The latest Australian share market earnings season has started, with hundreds of listed companies scheduled to release their financial results over the coming weeks.
An earnings season is the time when investors obtain not just corporate results, but also company commentaries on their business outlook. The market can react to new data, reports and insights.
This February reporting season, covering results for the six months to 31 December 2016, comes after global macroeconomic and geopolitical developments since mid-2016, including the UK's vote to leave the European Union (Brexit), the election of President Donald Trump in the US, and a rebound in some commodity prices.
Gains in the prices of iron ore, coal and oil since the last reporting season could boost results at a number of companies listed on the ASX.
For the period from 1 July 2016 to 31 December 2016, iron ore jumped 42%, while coal gained 55%, according to Bloomberg data. Brent oil futures and WTI crude – two key benchmarks of oil prices – advanced 14% and 11% respectively during the same period.
The rally in commodity prices propelled ASX 200 materials stocks to be the best-performing sector in the second half of 2016 with a 22% gain, compared to a 19% loss in the same period in 2015.
Other heavyweight sectors also fared better, with financials advancing 13% in the six months to 31 December (versus 1.1% decline in the prior corresponding period), energy climbing 10% (down 27% previously) and consumer staples rising 8.8% (up 4.6% previously).
As a result, the overall S&P/ASX 200 index was up 8.3% in the final six months of 2016, compared with a 3% decline in the same period in 2015.
“The big positive this reporting season will be the big kick to resource earnings from the recovery in commodity prices, which will flow through to cash flows, debt reduction and dividends,” said Julian Beaumont, investment director at Bennelong Australian Equity Partners.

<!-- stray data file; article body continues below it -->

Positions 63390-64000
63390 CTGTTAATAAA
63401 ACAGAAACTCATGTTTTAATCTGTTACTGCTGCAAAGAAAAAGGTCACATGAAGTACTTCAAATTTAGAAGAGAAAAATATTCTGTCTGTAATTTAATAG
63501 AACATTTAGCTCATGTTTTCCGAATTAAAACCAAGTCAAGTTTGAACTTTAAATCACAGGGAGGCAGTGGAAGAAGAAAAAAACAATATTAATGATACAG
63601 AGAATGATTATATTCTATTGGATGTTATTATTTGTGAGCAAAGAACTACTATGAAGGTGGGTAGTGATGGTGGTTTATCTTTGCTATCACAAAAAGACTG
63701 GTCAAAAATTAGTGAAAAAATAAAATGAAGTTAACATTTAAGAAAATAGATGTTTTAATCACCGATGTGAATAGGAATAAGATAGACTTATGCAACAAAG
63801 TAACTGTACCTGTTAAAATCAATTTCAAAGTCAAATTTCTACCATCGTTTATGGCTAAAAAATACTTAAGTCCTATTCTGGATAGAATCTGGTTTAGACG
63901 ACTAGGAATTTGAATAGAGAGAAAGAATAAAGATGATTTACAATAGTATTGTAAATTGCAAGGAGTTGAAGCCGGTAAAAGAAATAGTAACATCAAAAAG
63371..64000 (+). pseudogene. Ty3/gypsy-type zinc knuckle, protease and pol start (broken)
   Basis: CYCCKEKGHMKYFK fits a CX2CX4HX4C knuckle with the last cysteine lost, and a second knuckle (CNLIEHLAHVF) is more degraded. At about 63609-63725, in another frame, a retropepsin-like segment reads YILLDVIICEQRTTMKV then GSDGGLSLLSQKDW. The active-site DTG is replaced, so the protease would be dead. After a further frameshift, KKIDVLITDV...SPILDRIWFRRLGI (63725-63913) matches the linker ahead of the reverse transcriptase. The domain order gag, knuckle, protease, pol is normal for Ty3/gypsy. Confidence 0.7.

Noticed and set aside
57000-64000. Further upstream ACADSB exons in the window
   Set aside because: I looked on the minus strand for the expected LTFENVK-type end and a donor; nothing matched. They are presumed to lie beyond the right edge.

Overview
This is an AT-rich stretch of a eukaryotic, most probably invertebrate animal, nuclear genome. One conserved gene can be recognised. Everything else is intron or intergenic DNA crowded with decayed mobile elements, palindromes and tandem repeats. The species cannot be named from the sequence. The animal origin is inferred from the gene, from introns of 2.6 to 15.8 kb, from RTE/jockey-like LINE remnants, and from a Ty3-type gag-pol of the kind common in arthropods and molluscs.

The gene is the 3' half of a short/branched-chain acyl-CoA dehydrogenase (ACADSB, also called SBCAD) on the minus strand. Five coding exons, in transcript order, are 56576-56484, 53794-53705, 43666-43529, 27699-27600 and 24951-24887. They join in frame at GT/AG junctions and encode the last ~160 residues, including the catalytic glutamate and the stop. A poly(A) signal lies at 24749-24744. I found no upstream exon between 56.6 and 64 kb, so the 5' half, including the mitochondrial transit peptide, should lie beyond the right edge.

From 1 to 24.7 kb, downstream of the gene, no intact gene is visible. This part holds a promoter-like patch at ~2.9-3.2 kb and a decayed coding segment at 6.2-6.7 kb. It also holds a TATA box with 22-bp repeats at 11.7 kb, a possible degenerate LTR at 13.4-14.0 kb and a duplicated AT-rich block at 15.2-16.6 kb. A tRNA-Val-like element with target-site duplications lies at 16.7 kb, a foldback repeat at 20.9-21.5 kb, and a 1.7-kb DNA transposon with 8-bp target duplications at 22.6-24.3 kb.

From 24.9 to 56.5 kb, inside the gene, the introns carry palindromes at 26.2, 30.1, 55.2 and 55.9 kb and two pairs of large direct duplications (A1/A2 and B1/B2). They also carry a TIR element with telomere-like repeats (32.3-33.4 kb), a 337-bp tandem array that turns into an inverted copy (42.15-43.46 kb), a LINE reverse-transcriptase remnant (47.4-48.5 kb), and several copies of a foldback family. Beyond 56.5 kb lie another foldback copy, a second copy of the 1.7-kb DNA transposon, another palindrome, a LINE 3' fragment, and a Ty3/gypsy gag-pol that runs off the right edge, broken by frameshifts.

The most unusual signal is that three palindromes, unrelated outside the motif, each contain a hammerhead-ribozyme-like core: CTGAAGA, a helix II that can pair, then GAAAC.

Despite the price moves for commodities and the possible effects on earnings, it remains “a little bit premature” for the resource servicing industry to reap the benefits of higher commodity prices, according to Romano Sala Tenna, portfolio manager at Perth-based Katana Asset Management.
That’s because of the cyclical nature of the mining sector, which has seen a decline in capital expenditure in recent years compared to the heights during the mining boom.
“This is still going to be a challenging reporting period for most mining services companies but I do think in the coming 12 months, we may see the first greenshoots in that sector,” he said.
“Overall, we are seeing a mildly positive reporting season,” he added.
Different fates for retailers
In the retail space, Sala Tenna said results might be “a mixed bag”, as company-specific circumstances mean some retailers are expected to deliver stronger results while some might be struggling.
The impact of technology may put pressure on Australian consumer discretionary retailers going forward, with offshore retail conglomerates such as Amazon heading into the Australian market soon, Sala Tenna pointed out.
“It won’t impact the current reporting season, but in the coming 12 to 24 months, we are likely to see the impact of the arrival of a number of the large technology conglomerates,” he said.
Beaumont said some of the local cyclical stocks have been bid up on the prospects of generally stronger economic growth, and “it will be interesting to see whether this actually comes through”.
“While the commodity companies’ earnings are well supported, it’s more the domestic cyclicals that could prove there isn’t the growth hoped. Some consumer stocks, including retailers, may well struggle," Beaumont said.
“However, this will be stock specific, and depend on what markets they are facing."
Telcos and healthcare
Telecommunication services and healthcare providers were the two worst performers among ASX 200 sectors in the second half of 2016, down 13% and 7.3% respectively.
CommSec highlights various issues facing these sectors in its earnings season preview.
Overall earnings growth, “underpinned by the kick in resource earnings from stronger commodity prices”, will likely support dividends, Beaumont said.
Meanwhile, Sala Tenna said it’s going to be difficult to see meaningful dividend growth among ASX 200 companies because their payout ratios are already at historically high levels.
“I don’t expect them to decline from here but I can’t see strong dividend growth like we’ve seen in past periods. I think most companies will aim to maintain their dividends,” he said.